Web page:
6. Neotapirissus gen. nov. of the tribe Issini (Hemiptera: Fulgoromorpha: Issidae) from Hainan Island

      Rui Meng and Yinglun Wang

      Version of Record online: 22 JUL 2016 | DOI: 10.1111/ens.12210

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      A new issid genus, Neotapirissus, which is related to Tapirissus Gnezdilov in the tribe Issini (Hemiptera: Fulgoromorpha: Issidae) is described from China, with description and illustrations of the type species Neotapirissus reticularis sp. nov. (China: Hainan). The female internal reproductive organs of the new species are also described and illustrated.

    7. Multiple origins of Hawaiian drosophilids: Phylogeography of Scaptomyza Hardy (Diptera: Drosophilidae)

      Toru Katoh, Hiroyuki F. Izumitani, Shinji Yamashita and Masayoshi Watada

      Version of Record online: 13 JUL 2016 | DOI: 10.1111/ens.12222

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      Two hypotheses (“single Hawaiian origin” and “multiple origins” hypotheses) have been proposed for the origin and diversification of Hawaiian drosophilids (Idiomyia and Scaptomyza). Our phylogenetic analyses inferred that Idiomyia and Scaptomyza diverged outside the Hawaiian Islands and then independently colonized the Hawaiian Islands, twice in Scaptomyza, thus supporting the “multiple origins” hypothesis.

    8. Taxonomic review of the genus Zethus Fabricius (Hymenoptera: Vespidae: Eumeninae) from Vietnam with descriptions of four new species

      Lien Thi Phuong Nguyen and James M. Carpenter

      Version of Record online: 8 JUL 2016 | DOI: 10.1111/ens.12218

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      A taxonomic review of the genus Zethus Fabricius, 1804, from Vietnam is presented, including eight species. Four species are described as new. A key to species is provied.

    9. Phylogenetic relationships of Pieridae (Lepidoptera: Papilionoidea) in China based on seven gene fragments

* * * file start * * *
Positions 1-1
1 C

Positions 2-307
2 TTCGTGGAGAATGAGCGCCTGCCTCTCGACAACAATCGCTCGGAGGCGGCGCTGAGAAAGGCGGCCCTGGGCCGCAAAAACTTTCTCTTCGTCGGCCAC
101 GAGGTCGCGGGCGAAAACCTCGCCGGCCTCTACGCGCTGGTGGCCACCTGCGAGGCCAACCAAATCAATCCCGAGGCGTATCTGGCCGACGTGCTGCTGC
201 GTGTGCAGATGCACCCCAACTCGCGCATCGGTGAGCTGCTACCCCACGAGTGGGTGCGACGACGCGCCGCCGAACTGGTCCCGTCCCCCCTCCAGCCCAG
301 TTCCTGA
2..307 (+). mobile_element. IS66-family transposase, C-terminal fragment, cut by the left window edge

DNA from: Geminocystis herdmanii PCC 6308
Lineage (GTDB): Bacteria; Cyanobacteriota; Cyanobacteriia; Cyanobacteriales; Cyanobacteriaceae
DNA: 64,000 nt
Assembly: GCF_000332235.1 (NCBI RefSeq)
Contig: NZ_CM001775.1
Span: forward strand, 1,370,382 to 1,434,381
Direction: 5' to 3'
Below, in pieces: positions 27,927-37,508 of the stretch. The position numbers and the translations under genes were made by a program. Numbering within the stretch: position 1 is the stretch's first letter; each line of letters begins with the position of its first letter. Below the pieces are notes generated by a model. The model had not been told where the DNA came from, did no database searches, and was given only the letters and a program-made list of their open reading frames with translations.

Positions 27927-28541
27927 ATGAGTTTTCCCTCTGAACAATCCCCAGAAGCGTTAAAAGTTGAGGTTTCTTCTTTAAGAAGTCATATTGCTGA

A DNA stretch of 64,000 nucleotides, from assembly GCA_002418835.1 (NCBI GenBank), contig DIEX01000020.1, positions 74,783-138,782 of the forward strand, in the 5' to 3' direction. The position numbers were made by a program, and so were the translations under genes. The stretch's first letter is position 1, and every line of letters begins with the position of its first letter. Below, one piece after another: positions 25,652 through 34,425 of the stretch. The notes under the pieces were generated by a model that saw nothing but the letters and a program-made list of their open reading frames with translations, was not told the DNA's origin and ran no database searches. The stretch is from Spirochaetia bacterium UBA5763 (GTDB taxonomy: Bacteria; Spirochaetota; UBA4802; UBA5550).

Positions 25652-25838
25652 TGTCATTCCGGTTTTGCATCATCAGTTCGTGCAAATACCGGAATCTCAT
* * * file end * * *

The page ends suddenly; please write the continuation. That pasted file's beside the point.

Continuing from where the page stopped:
Changping Ding and Yalin Zhang

      Version of Record online: 7 JUL 2016 | DOI: 10.1111/ens.12214

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      In this study, 52 species representing 21 genera distributed in China were sampled. We reconstructed their evolutionary history based on four mitochondrial and three nucleargene fragments using Maximum parsimony (MP), Maximum likelihood (ML) and Bayesian inference (BI).

    10. Ecological and phylogenetic perspectives on wing stiffness in nine Theclini species (Lepidoptera: Lycaenidae)

      Akihiko Uchida and Michio Imafuku

      Version of Record online: 7 JUL 2016 | DOI: 10.1111/ens.12204

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      We examined the relationships between wing stiffness and wing size in five patrolling (open circles) and four territorial (solid circles) species of Theclini butterflies. Our analyses showed that males of territorial species possessed significantly stiffer wings than those of patrolling species.

  6. Short Communications

    1. Availability of short microsatellite markers from butterfly museums and private specimens

      Naoyuki Nakahama and Yuji Isagi

      Version of Record online: 5 JUL 2016 | DOI: 10.1111/ens.12215

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      For butterfly specimens, we measured the yields and fragment sizes of the extracted DNA, and investigated the genotyping success probability of nine short microsatellite markers There was a negative correlation between the genotyping success probability and specimen age. A negative correlation between the genotyping success probability and the allele size of each microsatellite marker was also observed.